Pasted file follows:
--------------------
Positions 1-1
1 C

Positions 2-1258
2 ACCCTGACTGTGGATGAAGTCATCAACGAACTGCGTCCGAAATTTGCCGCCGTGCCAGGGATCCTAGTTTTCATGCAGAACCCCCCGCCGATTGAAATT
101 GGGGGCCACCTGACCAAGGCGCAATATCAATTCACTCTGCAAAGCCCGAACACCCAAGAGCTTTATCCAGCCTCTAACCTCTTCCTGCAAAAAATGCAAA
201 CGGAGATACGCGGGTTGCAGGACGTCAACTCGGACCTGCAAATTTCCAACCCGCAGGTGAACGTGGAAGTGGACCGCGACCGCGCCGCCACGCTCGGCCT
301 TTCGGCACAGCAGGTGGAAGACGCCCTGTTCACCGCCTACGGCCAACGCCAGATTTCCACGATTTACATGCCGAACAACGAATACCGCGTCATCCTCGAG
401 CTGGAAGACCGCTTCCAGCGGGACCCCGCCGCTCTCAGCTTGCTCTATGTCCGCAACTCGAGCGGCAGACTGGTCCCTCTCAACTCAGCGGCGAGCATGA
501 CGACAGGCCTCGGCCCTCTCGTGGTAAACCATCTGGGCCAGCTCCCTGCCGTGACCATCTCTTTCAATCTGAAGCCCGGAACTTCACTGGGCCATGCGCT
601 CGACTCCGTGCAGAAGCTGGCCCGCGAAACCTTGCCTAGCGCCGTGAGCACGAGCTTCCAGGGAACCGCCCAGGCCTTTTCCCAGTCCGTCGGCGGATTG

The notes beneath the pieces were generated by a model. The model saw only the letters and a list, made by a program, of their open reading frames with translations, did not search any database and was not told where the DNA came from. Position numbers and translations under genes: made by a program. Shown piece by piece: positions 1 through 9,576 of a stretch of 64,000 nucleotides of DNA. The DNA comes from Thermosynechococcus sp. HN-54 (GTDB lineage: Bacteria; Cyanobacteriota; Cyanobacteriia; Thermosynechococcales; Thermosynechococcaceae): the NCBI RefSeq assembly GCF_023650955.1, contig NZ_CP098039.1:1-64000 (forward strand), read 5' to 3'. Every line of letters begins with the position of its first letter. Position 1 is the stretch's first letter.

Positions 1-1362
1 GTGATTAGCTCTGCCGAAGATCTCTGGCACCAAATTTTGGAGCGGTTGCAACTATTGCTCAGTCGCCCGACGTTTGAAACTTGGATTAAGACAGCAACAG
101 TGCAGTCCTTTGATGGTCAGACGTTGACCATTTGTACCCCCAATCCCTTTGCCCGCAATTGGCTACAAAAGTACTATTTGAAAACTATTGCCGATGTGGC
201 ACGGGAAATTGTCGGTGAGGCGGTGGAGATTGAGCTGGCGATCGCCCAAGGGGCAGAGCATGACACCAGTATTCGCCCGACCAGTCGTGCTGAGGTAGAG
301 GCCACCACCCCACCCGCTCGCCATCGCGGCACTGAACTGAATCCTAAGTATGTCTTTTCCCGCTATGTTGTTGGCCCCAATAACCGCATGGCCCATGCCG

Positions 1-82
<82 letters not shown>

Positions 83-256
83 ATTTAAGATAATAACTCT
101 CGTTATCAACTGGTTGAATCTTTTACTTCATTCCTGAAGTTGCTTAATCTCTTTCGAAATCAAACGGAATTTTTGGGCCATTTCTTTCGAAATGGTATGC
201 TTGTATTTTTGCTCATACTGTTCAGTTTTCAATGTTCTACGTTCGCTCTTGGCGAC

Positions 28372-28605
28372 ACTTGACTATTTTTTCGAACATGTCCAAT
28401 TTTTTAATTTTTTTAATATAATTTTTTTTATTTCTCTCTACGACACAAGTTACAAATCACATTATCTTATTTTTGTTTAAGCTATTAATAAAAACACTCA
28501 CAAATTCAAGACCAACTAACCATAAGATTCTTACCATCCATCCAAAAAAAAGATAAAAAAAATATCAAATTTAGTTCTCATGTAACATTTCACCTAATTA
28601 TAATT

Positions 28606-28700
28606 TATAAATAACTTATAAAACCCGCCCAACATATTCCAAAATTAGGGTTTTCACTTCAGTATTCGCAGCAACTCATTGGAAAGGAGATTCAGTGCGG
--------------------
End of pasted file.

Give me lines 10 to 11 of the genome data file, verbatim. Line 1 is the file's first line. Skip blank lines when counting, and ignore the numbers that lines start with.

601 CGACTCCGTGCAGAAGCTGGCCCGCGAAACCTTGCCTAGCGCCGTGAGCACGAGCTTCCAGGGAACCGCCCAGGCCTTTTCCCAGTCCGTCGGCGGATTG

The notes beneath the pieces were generated by a model. The model saw only the letters and a list, made by a program, of their open reading frames with translations, did not search any database and was not told where the DNA came from. Position numbers and translations under genes: made by a program. Shown piece by piece: positions 1 through 9,576 of a stretch of 64,000 nucleotides of DNA. The DNA comes from Thermosynechococcus sp. HN-54 (GTDB lineage: Bacteria; Cyanobacteriota; Cyanobacteriia; Thermosynechococcales; Thermosynechococcaceae): the NCBI RefSeq assembly GCF_023650955.1, contig NZ_CP098039.1:1-64000 (forward strand), read 5' to 3'. Every line of letters begins with the position of its first letter. Position 1 is the stretch's first letter.